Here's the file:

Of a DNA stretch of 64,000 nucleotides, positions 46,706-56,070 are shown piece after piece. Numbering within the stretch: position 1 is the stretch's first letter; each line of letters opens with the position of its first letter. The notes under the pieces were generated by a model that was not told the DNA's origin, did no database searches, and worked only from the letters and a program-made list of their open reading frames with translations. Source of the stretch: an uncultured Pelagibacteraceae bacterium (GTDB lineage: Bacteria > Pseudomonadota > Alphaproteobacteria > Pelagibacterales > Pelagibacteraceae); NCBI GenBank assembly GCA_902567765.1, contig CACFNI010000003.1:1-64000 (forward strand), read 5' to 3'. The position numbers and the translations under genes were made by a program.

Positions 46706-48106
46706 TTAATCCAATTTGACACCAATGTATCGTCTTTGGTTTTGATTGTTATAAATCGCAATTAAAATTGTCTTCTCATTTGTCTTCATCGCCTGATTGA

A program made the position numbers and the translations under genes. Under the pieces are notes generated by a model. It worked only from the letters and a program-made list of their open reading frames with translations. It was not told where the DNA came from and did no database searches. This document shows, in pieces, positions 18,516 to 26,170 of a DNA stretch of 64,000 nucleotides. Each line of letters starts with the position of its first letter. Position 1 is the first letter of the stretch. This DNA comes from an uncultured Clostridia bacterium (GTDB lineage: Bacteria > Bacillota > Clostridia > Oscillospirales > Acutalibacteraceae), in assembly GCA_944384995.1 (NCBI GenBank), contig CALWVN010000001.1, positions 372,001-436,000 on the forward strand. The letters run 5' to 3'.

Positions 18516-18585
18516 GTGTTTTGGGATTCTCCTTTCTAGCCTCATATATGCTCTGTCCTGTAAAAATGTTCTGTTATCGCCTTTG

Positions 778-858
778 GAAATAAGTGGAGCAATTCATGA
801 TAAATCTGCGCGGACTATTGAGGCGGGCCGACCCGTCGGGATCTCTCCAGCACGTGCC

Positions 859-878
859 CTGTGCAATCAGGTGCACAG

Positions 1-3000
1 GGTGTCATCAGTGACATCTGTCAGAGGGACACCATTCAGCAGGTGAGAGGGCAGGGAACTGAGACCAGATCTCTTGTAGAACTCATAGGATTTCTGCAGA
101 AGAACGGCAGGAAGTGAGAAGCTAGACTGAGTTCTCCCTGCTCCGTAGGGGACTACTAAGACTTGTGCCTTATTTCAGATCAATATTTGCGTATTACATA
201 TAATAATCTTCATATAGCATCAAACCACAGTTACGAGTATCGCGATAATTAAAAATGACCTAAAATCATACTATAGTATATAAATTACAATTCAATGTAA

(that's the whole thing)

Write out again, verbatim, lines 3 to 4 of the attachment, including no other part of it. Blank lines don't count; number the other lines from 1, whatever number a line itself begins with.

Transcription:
46706 TTAATCCAATTTGACACCAATGTATCGTCTTTGGTTTTGATTGTTATAAATCGCAATTAAAATTGTCTTCTCATTTGTCTTCATCGCCTGATTGA

A program made the position numbers and the translations under genes. Under the pieces are notes generated by a model. It worked only from the letters and a program-made list of their open reading frames with translations. It was not told where the DNA came from and did no database searches. This document shows, in pieces, positions 18,516 to 26,170 of a DNA stretch of 64,000 nucleotides. Each line of letters starts with the position of its first letter. Position 1 is the first letter of the stretch. This DNA comes from an uncultured Clostridia bacterium (GTDB lineage: Bacteria > Bacillota > Clostridia > Oscillospirales > Acutalibacteraceae), in assembly GCA_944384995.1 (NCBI GenBank), contig CALWVN010000001.1, positions 372,001-436,000 on the forward strand. The letters run 5' to 3'.